In the case of nephropathy, many non-diabetic African Americans with low-level albuminuria, reduced GFR and hypertension have kidney disease ascribed to essential hypertension without confirmation by biopsy.4 However, the histopathology of renal lesions in putative hypertensive nephropathy differs between individuals of different races. Compared with white individuals, African Americans have significantly higher frequencies of solidified glomerulosclerosis, interstitial fibrosis and vascular lesions, which do not correlate with systemic blood pressure despite equivalent proteinuria and hypertension. Essential hypertension is unlikely to be the cause of progressive kidney disease or albuminuria in many of these African Americans.4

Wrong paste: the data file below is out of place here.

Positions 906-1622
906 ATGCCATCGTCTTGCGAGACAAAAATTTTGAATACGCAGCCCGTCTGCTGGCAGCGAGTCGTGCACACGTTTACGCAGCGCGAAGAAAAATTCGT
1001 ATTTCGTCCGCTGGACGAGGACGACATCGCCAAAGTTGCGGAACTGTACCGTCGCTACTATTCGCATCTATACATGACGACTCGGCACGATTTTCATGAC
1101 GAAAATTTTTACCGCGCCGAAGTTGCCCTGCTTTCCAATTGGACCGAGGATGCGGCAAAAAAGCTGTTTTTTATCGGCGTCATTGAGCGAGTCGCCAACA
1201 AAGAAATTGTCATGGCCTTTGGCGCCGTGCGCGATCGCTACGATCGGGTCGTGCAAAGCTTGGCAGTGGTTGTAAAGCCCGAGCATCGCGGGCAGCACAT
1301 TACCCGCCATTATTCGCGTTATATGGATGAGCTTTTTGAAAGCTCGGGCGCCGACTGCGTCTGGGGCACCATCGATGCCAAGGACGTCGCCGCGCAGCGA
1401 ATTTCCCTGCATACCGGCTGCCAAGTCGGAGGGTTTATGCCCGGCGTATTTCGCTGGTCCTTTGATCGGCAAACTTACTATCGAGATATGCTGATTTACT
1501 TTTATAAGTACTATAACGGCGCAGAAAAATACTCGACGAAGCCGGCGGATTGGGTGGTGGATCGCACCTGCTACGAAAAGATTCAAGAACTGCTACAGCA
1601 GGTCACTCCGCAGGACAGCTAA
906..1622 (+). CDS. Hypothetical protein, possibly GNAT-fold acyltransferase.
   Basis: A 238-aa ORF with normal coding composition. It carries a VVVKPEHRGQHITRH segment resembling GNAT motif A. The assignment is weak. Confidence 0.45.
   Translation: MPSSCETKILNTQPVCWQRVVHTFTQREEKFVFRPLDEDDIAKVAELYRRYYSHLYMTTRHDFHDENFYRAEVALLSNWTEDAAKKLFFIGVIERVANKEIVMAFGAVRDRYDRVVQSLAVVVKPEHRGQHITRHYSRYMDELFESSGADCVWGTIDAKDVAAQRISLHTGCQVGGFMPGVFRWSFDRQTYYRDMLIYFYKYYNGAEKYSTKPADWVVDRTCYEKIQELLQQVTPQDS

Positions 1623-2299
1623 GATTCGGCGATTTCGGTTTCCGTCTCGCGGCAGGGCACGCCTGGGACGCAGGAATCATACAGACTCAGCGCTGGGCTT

Lowering systemic blood pressure and use of angiotensin-converting-enzyme (ACE) inhibitors often reduce albuminuria. However, abundant evidence indicates that these treatments do not reduce nephropathy progression to an equal extent in hypertensive African American and white individuals without diabetic nephropathy or glomerulonephritis. The Hypertension Detection and Follow-Up Program5 and Multiple Risk Factor Intervention Trial6 revealed that blood pressure reduction was less effective in slowing nephropathy progression in African American than in white individuals. The African American Study of Kidney Disease and Hypertension (AASK) evaluated ACE inhibitors and intensive hypertension control.7 AASK demonstrated that ACE inhibition and use of low blood pressure targets led to slight reductions in the rate of renal function loss compared with usual blood pressure control and use of other antihypertensive drug classes. After completing the trial phase, the investigators of AASK administered universal ACE inhibition and applied low blood pressure targets to all participants who did not reach a trial end point. Ultimately, 60% of these individuals reached dialysis initiation, doubling of serum creatinine or death. As such, these interventions were not broadly effective. Strikingly, African Americans in REGARDS were more likely than white participants to receive ACE inhibitors, yet they still had more albuminuria.1 The major question arising from REGARDS is whether reducing albuminuria leads to equal reductions in ESRD among African American and white individuals.